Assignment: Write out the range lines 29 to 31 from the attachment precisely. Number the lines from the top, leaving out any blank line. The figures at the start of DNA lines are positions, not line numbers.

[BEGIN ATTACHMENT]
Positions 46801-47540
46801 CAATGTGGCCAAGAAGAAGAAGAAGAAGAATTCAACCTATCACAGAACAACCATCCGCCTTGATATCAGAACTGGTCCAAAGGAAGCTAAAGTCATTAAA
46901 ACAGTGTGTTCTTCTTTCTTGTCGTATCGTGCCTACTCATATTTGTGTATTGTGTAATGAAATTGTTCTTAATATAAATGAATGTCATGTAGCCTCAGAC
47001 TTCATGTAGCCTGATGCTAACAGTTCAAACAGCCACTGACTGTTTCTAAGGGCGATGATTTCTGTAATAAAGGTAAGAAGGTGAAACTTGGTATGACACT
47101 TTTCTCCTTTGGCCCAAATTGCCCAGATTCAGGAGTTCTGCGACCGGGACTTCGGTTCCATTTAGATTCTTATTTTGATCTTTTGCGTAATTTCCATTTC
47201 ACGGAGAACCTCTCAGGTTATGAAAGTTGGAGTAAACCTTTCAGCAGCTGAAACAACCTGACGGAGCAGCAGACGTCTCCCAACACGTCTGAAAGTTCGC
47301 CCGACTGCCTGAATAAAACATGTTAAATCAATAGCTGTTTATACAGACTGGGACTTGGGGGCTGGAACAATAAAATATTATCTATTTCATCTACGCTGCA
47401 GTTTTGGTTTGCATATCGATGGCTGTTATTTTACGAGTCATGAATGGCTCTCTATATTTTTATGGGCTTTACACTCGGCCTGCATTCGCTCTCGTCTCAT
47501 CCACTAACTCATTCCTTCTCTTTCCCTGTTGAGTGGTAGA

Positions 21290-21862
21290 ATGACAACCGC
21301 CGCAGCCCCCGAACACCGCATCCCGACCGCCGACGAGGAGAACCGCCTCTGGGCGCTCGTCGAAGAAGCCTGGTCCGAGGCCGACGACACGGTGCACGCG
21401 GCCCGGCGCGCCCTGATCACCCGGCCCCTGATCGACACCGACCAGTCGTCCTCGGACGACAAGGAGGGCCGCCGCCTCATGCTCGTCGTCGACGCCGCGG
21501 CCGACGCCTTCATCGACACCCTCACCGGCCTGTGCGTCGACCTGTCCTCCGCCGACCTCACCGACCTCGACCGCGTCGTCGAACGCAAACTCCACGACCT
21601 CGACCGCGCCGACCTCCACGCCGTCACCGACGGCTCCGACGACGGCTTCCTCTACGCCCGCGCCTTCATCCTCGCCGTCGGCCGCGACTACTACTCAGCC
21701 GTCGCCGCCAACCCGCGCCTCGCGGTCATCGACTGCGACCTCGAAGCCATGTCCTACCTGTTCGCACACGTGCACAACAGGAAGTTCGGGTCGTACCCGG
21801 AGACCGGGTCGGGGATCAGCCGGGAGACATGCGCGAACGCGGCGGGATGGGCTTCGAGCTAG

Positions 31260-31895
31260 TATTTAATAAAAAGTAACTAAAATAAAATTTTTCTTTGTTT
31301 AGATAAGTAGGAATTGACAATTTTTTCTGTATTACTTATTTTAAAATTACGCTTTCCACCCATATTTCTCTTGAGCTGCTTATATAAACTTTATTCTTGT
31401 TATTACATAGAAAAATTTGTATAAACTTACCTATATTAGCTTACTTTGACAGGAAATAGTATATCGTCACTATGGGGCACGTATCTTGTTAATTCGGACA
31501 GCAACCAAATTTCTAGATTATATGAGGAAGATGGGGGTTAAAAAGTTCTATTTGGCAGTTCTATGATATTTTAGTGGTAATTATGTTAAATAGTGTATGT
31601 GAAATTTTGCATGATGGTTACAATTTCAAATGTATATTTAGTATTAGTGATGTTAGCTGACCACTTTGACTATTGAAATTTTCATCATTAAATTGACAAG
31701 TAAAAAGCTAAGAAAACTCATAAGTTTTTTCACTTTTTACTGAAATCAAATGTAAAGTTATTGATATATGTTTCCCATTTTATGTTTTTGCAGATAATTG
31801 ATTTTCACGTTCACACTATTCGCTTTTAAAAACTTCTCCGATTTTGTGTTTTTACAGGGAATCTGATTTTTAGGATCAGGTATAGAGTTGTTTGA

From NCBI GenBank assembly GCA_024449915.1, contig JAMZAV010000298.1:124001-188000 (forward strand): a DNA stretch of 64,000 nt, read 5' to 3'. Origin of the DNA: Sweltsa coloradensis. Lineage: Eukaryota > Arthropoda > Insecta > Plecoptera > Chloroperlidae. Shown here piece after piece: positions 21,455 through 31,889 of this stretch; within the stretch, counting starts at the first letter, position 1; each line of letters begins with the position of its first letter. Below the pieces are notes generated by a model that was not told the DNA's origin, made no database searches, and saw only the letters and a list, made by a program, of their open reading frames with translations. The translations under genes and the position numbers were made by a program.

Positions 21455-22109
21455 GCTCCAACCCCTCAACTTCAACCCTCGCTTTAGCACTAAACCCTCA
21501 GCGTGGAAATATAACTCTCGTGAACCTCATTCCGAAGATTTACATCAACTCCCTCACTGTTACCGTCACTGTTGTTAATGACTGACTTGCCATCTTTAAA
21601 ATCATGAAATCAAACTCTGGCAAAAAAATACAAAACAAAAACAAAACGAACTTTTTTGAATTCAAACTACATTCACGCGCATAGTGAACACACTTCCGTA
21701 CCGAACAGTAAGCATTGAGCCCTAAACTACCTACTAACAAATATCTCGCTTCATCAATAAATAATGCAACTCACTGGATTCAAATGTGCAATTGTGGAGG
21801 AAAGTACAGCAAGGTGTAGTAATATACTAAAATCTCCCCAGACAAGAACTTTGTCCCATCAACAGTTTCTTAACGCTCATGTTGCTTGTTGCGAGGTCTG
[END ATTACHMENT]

21501 GCGTGGAAATATAACTCTCGTGAACCTCATTCCGAAGATTTACATCAACTCCCTCACTGTTACCGTCACTGTTGTTAATGACTGACTTGCCATCTTTAAA
21601 ATCATGAAATCAAACTCTGGCAAAAAAATACAAAACAAAAACAAAACGAACTTTTTTGAATTCAAACTACATTCACGCGCATAGTGAACACACTTCCGTA
21701 CCGAACAGTAAGCATTGAGCCCTAAACTACCTACTAACAAATATCTCGCTTCATCAATAAATAATGCAACTCACTGGATTCAAATGTGCAATTGTGGAGG